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Rave - The Beginning

By DJ @mosphere(www.djforums.com)

The different genres of electronic music featured at Raves today originated from different parts of the world. The music has transformed from its original form to create dozens of more recent variations of electronic music.

European bands such as Kraftwerk from Germany and New Order form Britain introduced electronic and industrial sounds during the late 70's and early 80's. The electronically produced music inspired three black-americans from Detroit to invent a danceable version on the electronic music known as techno. The thumping bass line, fast-tempo, and repetitious beats appealed to a local audience in the states, but stayed underground. Techno music was featured at local Detroit clubs and colleges, but soon moved to warehouse parties and after-party locations. The music was advertised through word of mouth; therefore it continued to stay underground. In the early 80's, house music was another form of dance music that originated in Chicago. It was a variant of disco, without every element of it's except the drum and bass and added electronic sounds.

In Britain, the techno and house music was more poplar than in the states. Derrick May, one of the Detroit inventors said, "In Europe, people are more open-minded and more accepting of new ideas. It's enough that you are doing something innovative. But, over here, it all revolves around the word 'star'." The rave dance culture was being experienced on a new level with the consumption of a designer drug known as Ecstasy, which heightened stimulation and compliments the music's sound and beats. This drug stimulates the dancer to move their body. The drugs effects would last for about 6 to 8 hours, keeping ravers dancing till dawn. The drug added to the fantasy-like atmosphere of raves and gave a feeling of euphoria.

Britain is the birthplace of acid house music, which stemmed from the hardcore underground music and rug scene. The underground dance scene was then known as raves. Acid house branched into garage, techno, and hardcore, which transformed into speed garage, big beat, and jungle music.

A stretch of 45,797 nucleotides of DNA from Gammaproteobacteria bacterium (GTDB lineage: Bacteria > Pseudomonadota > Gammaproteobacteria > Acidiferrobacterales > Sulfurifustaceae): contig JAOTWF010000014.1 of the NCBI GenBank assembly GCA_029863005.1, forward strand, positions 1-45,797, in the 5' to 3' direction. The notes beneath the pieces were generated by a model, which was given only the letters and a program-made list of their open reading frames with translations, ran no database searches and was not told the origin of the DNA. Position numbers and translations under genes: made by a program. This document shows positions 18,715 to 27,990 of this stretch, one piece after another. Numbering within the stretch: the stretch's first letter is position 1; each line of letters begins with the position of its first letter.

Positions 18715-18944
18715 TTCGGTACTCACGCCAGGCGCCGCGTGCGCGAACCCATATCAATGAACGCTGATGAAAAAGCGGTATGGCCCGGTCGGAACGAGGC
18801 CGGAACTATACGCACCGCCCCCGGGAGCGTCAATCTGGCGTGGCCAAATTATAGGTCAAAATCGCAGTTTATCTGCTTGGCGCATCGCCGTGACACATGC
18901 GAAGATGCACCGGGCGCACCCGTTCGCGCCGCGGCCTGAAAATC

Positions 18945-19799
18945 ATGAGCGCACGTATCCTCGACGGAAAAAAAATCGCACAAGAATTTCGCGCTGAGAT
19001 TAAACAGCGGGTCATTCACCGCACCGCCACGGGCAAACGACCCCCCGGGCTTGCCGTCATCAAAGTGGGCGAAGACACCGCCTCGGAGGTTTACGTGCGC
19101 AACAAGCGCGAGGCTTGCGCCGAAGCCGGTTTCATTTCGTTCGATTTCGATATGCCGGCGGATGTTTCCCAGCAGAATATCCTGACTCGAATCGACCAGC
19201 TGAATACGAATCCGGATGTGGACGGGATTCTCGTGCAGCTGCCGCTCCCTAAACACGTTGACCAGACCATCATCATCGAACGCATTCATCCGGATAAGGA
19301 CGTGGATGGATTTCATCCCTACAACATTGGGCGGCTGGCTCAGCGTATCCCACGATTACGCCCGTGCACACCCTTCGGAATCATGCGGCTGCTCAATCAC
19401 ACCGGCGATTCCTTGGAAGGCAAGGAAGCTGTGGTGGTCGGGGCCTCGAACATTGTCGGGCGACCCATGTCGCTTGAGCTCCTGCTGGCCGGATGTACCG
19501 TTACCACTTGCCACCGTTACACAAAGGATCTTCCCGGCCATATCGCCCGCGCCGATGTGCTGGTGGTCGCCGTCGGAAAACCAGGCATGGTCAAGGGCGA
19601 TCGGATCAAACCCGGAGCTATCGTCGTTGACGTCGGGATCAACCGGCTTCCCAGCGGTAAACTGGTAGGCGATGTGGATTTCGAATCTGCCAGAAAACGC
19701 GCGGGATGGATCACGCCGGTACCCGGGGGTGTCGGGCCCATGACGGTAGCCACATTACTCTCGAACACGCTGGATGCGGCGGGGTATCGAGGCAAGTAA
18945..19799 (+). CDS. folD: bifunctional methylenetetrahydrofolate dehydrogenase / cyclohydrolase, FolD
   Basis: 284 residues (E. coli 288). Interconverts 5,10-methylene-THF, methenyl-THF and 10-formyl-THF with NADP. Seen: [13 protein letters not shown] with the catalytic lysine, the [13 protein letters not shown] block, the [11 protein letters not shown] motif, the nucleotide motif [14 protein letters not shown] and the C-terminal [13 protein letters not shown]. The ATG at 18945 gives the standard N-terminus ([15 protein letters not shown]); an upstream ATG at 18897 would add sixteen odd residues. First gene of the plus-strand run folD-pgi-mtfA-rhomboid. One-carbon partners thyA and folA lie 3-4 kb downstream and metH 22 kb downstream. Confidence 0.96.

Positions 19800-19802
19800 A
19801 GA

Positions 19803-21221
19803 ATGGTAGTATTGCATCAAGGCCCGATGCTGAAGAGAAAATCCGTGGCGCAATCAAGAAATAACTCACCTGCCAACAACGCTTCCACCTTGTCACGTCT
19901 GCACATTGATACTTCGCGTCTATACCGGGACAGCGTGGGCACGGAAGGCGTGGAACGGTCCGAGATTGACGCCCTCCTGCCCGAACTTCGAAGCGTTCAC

British DJ's developed jungle music from reggae traditions derived from Jamaica and urban hip hop styles of America with a mixture of many different kinds of other music like techno, house, breakbeats, etc. Drum n Bass is also closely related, yet it has a faster tempo equivalent to techno and house beats with a booming bass line and drum set.

The composition of electronic music produced by European DJ's was influenced by urban hip-hop street culture of the United States and its Caribbean background. The flow of ideas and influences from across the globe has given birth to an electronic music genre of local origins into a globally identifiable form of music. The creolization of rave music has created confusing definitions and constant additions to the electronic music industry. Ulf Hannerz uses the cultural diffusion of Nigeria to describe a creolized society. He says, "...the flow of meaning and the construction of perspectives within it organize themselves in such a way as to create much cross-cutting and overlap between clusters of meaning of varied derivation and salience." The same holes true for the Global Rave Culture. It is a world that has embraced influences from all over the world and has established itself as a culture of its own style. Yet, the commodity structure of raves today have just created a standardized form of yet another mainstream culture controlled by global capitalism and marketing. According to Arjun Appadurai's theory behind the Globalizations of Cultures, the rave culture is yet another product of global capitalization on a culture.

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